this post offends.

thanks to everyone else for your comments, but I feel as if noone really understands me

I know it hasn’t, but Jesus never changed that holy day. And also, the Torah mentions that "On the tenth day of the seventh month you must deny yourselves and not do any work whether native-born or an alien living among you because on this day atonement will be made for you, to cleanse you. Then, before the Lord, you will be clean from all your sins. " So you pretty much have a date that is meant for confession and repentance. God also goes on saying that this day is supposed to be celebrated forever, like, "a lasting ordinance ".

So this is why I’m wondering if this might still be a day we should seek to repent and do confession, you know what I mean?

If it was the a day we should still seek to repent and go to confession, don’t you think Jesus would have made sure the apostles knew about it?

I understand, but where did God himself say or Jesus for that matter, that we should repent during Lent? On the other hand we have God that himself said that we should repent on Yom Kippur! If you have to chose between something that St. Peter said and something that God himself said would you not do what God said?

Thanks for your feedback. Yes, I go to confession once a month, and I’m trying to get an app for Tuesday night next week.
Jesus stuck to the law of the Sabbath. Yes, he siad that the Sabbath was for the people and not vice versa but herein lies the very confirmation that we are to observe the Sabbath. Otherwise he would have said that we weren’t to observe it.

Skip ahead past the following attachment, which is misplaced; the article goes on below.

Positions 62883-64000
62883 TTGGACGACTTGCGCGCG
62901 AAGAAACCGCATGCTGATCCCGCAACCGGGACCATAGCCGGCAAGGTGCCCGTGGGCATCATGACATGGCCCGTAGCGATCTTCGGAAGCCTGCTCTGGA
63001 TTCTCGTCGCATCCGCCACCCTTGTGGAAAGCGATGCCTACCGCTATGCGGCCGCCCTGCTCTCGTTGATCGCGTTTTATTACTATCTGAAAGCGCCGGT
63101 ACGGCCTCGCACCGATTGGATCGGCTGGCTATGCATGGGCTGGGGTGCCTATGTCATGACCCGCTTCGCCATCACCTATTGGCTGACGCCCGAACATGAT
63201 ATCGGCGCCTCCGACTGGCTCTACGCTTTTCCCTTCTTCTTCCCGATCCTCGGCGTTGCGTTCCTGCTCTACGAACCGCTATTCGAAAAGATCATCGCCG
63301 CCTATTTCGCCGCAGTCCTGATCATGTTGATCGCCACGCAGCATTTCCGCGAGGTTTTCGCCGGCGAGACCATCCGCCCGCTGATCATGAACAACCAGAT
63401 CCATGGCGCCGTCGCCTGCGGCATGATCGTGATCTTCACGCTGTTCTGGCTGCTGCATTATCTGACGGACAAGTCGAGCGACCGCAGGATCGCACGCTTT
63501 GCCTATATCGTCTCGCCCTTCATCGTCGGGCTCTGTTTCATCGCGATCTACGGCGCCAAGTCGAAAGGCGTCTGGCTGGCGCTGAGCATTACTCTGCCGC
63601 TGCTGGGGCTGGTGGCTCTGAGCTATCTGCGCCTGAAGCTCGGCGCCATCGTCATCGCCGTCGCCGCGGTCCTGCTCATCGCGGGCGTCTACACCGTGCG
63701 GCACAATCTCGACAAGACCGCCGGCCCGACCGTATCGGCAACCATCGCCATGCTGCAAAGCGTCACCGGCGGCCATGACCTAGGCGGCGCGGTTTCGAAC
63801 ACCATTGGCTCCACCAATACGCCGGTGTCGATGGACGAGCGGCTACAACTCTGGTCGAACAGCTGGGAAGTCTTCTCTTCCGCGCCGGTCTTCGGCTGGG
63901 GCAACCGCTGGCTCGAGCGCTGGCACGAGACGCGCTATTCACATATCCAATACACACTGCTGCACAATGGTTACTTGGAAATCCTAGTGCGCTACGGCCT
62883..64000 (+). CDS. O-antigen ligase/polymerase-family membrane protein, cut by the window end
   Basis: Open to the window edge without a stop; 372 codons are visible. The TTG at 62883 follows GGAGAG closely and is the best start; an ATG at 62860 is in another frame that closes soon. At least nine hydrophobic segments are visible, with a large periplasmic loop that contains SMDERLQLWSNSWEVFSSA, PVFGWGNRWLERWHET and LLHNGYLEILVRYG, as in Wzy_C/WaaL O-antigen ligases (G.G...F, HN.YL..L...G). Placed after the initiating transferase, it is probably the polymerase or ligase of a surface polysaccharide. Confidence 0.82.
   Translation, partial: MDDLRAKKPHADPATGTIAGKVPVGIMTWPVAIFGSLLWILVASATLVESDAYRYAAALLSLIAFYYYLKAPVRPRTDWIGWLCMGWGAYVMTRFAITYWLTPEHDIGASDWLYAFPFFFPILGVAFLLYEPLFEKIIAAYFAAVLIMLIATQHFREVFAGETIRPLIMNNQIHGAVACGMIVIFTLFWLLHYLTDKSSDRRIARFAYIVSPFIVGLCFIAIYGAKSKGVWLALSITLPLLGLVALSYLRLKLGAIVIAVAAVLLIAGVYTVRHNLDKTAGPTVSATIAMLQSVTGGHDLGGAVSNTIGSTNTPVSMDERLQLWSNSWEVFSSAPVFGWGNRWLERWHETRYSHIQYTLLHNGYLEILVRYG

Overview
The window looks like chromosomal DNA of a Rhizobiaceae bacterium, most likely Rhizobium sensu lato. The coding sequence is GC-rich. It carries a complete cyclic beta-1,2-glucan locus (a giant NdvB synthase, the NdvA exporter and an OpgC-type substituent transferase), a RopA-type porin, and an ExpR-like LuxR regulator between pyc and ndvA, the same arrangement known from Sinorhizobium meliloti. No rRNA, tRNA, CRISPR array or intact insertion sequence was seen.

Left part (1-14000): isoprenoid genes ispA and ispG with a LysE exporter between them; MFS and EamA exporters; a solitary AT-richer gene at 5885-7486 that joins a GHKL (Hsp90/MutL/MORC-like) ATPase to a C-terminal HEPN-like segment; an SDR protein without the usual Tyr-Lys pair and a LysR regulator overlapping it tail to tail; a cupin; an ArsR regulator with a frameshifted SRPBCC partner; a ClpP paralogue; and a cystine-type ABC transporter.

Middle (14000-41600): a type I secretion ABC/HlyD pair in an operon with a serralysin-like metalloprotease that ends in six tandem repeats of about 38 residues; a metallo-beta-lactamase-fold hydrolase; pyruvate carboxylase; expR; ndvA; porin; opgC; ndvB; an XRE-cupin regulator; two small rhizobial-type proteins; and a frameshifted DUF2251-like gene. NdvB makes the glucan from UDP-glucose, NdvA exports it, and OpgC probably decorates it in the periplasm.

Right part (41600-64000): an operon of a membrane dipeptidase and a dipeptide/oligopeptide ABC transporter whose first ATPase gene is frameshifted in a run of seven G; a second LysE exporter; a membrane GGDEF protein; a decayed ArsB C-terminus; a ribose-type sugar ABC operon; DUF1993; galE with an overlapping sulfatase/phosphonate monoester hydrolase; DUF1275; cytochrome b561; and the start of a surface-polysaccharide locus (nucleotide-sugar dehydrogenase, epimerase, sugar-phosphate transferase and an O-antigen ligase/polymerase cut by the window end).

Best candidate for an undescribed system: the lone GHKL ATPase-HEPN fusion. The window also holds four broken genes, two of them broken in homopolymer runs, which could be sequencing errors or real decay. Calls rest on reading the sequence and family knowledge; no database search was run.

We still are supposed to observe the Sabbath. I asked several Priests and everyone said that we should observe the Sabbath “As well as we can” meaning that if we need to drive to church we can do that :blush: but we’re to dedicate our time to God on the Sabbath and to Jesus on Sundays if we want to do it right.

Yom Kippur is a special day of repentance that God himself creat Wed for this very purpose and so I believe it’s similar to the Sabbath which is a day and time where God offers us to completely not only connect with Him but unite with Him and if we miss out on celebrating that day accordingly we miss out on the unity with God. Which would be a disaster.

Actually, the Sabbath is on Saturday.

That’s a good question.

You are creating a false dilemma and this comes perilously close to Judaizing. I think you should pay heed to Meltzerboy’s points on this topic, he is a poster I generally have a very high regard for and I think his points on this matter are very cogent. Also your points about us been able to drive to Mass if ‘we must’ are not particularly relevant to us. We are not bound by Jewish law regarding driving vehicles on the Sabbath. Mind you as a Jewish workmate of mine once put the number of Volvos parked a ten minute or so walk from the synagogue in his (and my local area) on the Sabbath tended to be statistically rather improbable!

Yes, it is. The Sabbath is on a Saturday and the day we’re to dedicate to God and Sunday is the day we should dedicate to Jesus, according to the Priests I asked.